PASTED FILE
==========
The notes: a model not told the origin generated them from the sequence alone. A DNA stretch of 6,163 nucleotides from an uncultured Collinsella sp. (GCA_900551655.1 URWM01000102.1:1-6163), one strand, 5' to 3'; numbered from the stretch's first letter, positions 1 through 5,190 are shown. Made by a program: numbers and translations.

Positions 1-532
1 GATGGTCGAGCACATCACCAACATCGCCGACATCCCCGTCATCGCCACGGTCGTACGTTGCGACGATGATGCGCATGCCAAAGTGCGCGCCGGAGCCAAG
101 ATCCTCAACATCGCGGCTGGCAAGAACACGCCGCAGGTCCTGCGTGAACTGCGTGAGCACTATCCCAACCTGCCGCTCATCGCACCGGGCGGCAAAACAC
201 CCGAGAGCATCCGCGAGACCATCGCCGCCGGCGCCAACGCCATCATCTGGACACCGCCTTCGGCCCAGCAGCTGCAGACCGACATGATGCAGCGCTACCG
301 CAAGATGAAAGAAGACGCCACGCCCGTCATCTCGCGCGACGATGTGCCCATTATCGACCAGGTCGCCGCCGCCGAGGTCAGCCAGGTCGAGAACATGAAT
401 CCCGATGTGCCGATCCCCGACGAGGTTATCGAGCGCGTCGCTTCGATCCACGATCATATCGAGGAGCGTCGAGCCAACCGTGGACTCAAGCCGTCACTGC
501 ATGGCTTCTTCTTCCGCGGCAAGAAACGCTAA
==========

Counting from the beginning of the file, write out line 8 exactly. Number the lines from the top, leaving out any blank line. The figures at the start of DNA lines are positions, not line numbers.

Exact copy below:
501 ATGGCTTCTTCTTCCGCGGCAAGAAACGCTAA